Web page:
By |Categories: Cardiovascular, Critical Care/ Resus, Expert Peer Reviewed (Clinical)|

Intravenous (IV) access is a basic and invaluable skill for emergency physicians. For patients requiring rapid fluid resuscitation, airway management, or medication administration, the placement of one or more IV lines is absolutely essential. Most patients do well with a simple, landmark-based, blind placement of a superficial peripheral IV. However, we often encounter situations where this may be difficult or impossible to achieve, and so we all should have a repertoire of other sites and techniques to employ. […]

Applying to EM-Critical Care Medicine Fellowships: What you need to know

By |Categories: Critical Care/ Resus, Medical Education|

Emergency physicians (EPs) have been successfully training in and practicing critical care in the ICU for decades, though until recently board certification remained closed to EPs. In the last few years, however, we have seen monumental changes in training opportunities for EPs, including national standardization of training programs, and most importantly, the establishment of three distinct pathways to board certification. Though the details of some of these pathways are still being worked out, much more concrete arrangements have been reached in the last 6 months. If you are an EM resident interested in applying to critical care fellowships, this is [...]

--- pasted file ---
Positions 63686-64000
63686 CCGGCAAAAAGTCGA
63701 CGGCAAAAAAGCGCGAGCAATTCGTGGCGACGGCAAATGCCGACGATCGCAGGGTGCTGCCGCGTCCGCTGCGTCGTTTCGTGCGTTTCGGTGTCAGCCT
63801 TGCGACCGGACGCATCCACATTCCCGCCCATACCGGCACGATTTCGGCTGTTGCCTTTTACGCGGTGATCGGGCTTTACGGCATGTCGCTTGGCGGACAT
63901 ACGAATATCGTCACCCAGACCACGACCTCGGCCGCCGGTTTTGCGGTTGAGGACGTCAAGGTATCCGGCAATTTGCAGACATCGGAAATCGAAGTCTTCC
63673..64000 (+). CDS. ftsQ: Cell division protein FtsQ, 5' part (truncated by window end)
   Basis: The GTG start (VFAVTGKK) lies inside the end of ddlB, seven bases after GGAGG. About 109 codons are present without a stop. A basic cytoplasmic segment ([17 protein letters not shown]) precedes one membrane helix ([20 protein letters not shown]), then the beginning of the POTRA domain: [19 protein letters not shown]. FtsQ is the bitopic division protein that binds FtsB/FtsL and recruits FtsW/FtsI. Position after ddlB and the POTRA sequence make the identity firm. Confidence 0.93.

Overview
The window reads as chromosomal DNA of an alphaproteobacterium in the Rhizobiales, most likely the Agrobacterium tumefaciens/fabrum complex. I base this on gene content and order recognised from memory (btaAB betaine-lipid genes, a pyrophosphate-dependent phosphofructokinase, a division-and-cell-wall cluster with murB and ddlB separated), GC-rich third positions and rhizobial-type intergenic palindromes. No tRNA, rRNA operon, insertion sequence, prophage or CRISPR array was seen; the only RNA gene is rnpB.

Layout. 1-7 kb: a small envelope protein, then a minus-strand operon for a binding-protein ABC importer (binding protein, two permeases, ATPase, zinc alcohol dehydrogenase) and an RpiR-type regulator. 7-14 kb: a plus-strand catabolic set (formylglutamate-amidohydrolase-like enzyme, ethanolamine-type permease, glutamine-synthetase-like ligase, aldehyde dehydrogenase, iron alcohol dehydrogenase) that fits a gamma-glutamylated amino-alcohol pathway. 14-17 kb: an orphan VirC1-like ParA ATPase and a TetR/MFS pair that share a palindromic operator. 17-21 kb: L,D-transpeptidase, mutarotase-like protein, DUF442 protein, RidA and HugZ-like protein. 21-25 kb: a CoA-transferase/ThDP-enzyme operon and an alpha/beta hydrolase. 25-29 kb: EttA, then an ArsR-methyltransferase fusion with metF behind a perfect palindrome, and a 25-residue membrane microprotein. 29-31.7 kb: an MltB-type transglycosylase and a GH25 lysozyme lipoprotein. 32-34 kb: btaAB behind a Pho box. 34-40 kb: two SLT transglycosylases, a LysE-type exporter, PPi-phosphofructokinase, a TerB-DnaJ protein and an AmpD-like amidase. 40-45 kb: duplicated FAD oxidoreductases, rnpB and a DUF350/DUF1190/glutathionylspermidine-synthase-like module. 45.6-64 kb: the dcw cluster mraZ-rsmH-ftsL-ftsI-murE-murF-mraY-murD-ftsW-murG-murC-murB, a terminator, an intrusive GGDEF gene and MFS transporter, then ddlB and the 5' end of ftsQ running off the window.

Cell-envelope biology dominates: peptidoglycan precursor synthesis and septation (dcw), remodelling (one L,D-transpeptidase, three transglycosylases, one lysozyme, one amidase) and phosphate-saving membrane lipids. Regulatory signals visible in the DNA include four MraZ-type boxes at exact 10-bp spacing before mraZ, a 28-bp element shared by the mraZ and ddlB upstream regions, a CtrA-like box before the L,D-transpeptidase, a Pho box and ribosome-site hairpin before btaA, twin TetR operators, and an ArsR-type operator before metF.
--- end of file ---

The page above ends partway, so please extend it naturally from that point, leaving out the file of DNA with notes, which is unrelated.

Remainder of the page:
The proper way to go Against Medical Advice (AMA): 8 Elements to Address

By |Categories: Medicolegal|Tags: |

Case Example: 42 y/o male presents with right lower quadrant abdominal pain and has significant tenderness at McBurney’s point on exam. While waiting for a CT scan to evaluate for possible appendicitis the patient rips out his IV and tells the nurse “I’m leaving, I don’t want to sit here all night, and you can’t make me stay.” The nurse pulls you out of another room and hands you the standard against medical advice (AMA) paperwork. […]

The HEART Score: A New ED Chest Pain Risk Stratification Score

By |Categories: Cardiovascular|

Chest pain is a common presentation complaint to the emergency department (ED) and has a wide range of etiologies including urgent diagnoses (i.e. acute coronary syndrome (ACS), pulmonary embolism, aortic dissection) and non-urgent diagnoses (i.e. musculoskeletal pain, gastroesophageal reflux disease (GERD), pericarditis). The challenge in the ED is to not only to identify high risk patients but also to identify patients who can be safely discharged home. Specifically, when dealing with ACS, dynamic ECG changes or positive cardiac biomarkers is pretty much a slam dunk admission in most cases, but a lack of these does not completely rule out ACS. [...]

Tramadol: When to avoid it

By |Categories: Tox & Medications|

Tramadol is a popular agent for the treatment of pain and offers an alternative to opioid therapy. Tramadol exerts its analgesic effects through weak stimulation of the mu opioid receptor as well as inhibiting the reuptake of serotonin and norepinephrine similar to some antidepressant medications. While tramadol may be an effective option for mild to moderate pain in otherwise healthy individuals, the following patients may benefit from an alternative analgesic selection. 1–4 […]